Twenty One Pilots - Scaled And Icy (Livestream Version)
Scaling Back Is A Success For The Musical Duo
Back in May, Twenty One Pilots did their first virtual concert from the duo's hometown of Columbus. I wasn't there for the Livestream. But their recently dropped Livestream version of the new album Scaled And Icy makes me question my choice.
Scaled And Icy -the duo's 6th album - is a play on "scaled back and isolated." Lead singer Tyler Joseph stated during a Sirius XM interview that the phrase seemed fitting for the current Covid-19 pandemic. He wanted to reference the current climate, acknowledging the sense of isolation that was prevalent during the pandemic (and when the songs were written).
Right from the beginning, "Good Day" is a banger with a pleasantly retro feel. The simple, upbeat style pairs nicely with almost ironically modern lyrics. It feels almost like it could be the happy, sunshine vibes of the Monkees - except for Tyler Joseph declaring "homie just sued me." In any case, he assures us, it's still a "Good Day."
Similarly, "Saturday" has a different sort of retro aesthetic. It resembles a 70's dance floor beat. Once again, however, it's refreshed and updated. Nothing on this album feels like a copy of a copy of a copy of something you've already heard - though I have to admit this song made me wonder if Joseph is a Gorillaz fan.
"Never Take It" is another absolute smash. It reeks of early 00's alt-rock. Upbeat moral message, check. Clapped out beats, check. It pushes some heavy thoughts about our current political divisiveness, toxic environment, and decidedly un-critical thinking skills out there. But, they make the pill a little easier to swallow with some hot drums and heavy guitar riffs.
"Choker" sounds a bit more current, and more classically Twenty One Pilots. It's earnest and compelling, the stuff they're known for. It evokes the relatable emotions that made Twenty One Pilots stand out. After all, who doesn't like a "famous people, they're just like us" band?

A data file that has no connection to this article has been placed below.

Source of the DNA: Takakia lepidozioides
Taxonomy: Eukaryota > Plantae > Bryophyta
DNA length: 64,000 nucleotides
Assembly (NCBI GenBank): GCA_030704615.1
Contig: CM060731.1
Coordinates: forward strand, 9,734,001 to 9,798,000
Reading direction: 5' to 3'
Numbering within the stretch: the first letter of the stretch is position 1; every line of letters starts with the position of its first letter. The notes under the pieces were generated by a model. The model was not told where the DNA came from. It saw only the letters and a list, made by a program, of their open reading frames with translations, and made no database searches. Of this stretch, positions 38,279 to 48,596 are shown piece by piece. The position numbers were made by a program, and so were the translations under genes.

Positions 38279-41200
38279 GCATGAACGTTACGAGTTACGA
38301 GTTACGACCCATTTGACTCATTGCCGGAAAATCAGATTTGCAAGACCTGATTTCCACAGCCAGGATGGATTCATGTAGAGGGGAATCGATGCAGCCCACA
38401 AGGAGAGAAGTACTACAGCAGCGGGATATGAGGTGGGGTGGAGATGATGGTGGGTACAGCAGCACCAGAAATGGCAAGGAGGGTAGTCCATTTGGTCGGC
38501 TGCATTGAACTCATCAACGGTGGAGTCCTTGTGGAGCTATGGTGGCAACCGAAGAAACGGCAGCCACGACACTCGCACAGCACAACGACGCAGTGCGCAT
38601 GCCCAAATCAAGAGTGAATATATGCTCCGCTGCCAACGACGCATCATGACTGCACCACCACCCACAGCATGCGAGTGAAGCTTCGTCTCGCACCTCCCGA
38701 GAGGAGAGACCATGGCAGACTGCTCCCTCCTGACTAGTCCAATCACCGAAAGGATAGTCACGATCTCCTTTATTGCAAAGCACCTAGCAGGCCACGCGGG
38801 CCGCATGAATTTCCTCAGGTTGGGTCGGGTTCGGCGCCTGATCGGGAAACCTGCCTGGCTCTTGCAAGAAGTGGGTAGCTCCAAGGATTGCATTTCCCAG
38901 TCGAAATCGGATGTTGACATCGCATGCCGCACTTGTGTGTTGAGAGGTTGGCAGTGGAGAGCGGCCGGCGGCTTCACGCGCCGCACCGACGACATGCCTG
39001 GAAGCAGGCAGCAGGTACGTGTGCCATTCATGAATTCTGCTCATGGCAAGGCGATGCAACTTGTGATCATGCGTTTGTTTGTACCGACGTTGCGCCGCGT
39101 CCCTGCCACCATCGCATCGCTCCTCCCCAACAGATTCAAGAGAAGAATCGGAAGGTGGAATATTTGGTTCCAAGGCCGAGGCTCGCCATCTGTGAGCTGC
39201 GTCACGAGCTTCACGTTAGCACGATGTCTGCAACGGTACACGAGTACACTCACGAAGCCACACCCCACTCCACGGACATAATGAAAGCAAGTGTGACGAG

But their knack to get just deep enough without becoming overwhelming is still very much on point. Overall, it stays relatively lighthearted, despite the vulnerability Tyler shows.
If you want the more "expected" Twenty One Pilots, it's not missing from the album - "No Chances" is one that no fan could object to. It's exactly the content the band promises, and delivers, for long-time listeners.
Other songs, like "The Outside" will almost certainly prove to be sleeper hits. It isn't until you're almost done with your first listen before you realize you want more. These are the songs you don't think much of at first, but then when it's over, you can't get it out of your head.
Overall, the album is well worth the listen. Even if you've heard the original Scaled And Icy, the Livestream album adds some extra content - like "Level of Concern," a standalone track from 2020.
Scaled back sounds about right for this album. Most of the songs feel like the duo made a concentrated effort to strip down. This is Joseph, singing his heart out as he promises at the beginning of the album. They simply follow their natural instincts as musicians here, no longer fighting to be heard or struggling to always be finding the next new thing.
This is Twenty One Pilots, calm and easy. In many ways, they go back to their roots - and by that, I mean roots that existed before even the band did. They're exploring what it takes to make music, at all, getting rid of a lot of the bells and whistles to focus on the craft.
What may have started as an experiment born of limitation is actually a success. I'm not sure about the "icy" part, because the album is fire. But "scaling back" paid off in dividends.
Jamie Dixon is a contributing writer here at The Pyrrhic. She's a content writer by profession, but this is more fun. She's also working on her first novel in her spare time.
Find her on Twitter @onegirloneblog
Want more of Jamie? Check out these: